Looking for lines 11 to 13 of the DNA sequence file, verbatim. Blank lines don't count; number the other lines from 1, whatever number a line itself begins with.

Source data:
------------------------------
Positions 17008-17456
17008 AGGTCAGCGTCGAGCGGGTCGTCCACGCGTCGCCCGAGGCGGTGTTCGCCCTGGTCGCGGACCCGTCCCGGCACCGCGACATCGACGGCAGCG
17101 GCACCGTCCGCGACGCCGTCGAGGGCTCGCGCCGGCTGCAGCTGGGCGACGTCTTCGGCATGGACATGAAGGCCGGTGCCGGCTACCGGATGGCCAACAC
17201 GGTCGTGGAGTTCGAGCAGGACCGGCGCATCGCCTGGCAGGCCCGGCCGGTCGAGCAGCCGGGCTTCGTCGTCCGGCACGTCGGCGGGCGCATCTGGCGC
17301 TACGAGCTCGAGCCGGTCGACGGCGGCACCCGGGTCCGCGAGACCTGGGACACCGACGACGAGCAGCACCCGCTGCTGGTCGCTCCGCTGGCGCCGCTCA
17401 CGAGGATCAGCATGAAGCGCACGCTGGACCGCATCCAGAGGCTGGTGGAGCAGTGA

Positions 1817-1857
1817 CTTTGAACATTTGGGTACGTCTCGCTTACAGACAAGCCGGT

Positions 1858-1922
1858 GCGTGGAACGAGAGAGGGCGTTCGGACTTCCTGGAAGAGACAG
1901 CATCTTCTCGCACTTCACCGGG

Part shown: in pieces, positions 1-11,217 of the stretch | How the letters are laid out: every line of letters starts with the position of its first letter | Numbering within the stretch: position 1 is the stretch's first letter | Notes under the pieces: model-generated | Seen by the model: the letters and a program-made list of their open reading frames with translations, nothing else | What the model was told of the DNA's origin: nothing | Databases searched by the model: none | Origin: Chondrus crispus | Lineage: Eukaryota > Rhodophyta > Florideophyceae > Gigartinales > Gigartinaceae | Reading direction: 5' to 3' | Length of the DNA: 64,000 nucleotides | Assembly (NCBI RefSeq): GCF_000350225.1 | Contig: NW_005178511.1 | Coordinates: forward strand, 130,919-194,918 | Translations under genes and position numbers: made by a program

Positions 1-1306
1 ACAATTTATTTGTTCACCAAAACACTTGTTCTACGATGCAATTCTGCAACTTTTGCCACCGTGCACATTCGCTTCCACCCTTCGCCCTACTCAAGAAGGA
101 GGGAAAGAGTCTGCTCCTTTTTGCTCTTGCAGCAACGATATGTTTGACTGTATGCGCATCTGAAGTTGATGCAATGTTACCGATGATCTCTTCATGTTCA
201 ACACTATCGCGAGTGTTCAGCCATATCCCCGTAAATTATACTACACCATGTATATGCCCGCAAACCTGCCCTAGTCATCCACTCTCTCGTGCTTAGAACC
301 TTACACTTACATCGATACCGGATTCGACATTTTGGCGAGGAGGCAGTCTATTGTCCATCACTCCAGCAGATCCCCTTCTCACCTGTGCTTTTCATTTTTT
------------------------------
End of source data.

1901 CATCTTCTCGCACTTCACCGGG

Part shown: in pieces, positions 1-11,217 of the stretch | How the letters are laid out: every line of letters starts with the position of its first letter | Numbering within the stretch: position 1 is the stretch's first letter | Notes under the pieces: model-generated | Seen by the model: the letters and a program-made list of their open reading frames with translations, nothing else | What the model was told of the DNA's origin: nothing | Databases searched by the model: none | Origin: Chondrus crispus | Lineage: Eukaryota > Rhodophyta > Florideophyceae > Gigartinales > Gigartinaceae | Reading direction: 5' to 3' | Length of the DNA: 64,000 nucleotides | Assembly (NCBI RefSeq): GCF_000350225.1 | Contig: NW_005178511.1 | Coordinates: forward strand, 130,919-194,918 | Translations under genes and position numbers: made by a program

Positions 1-1306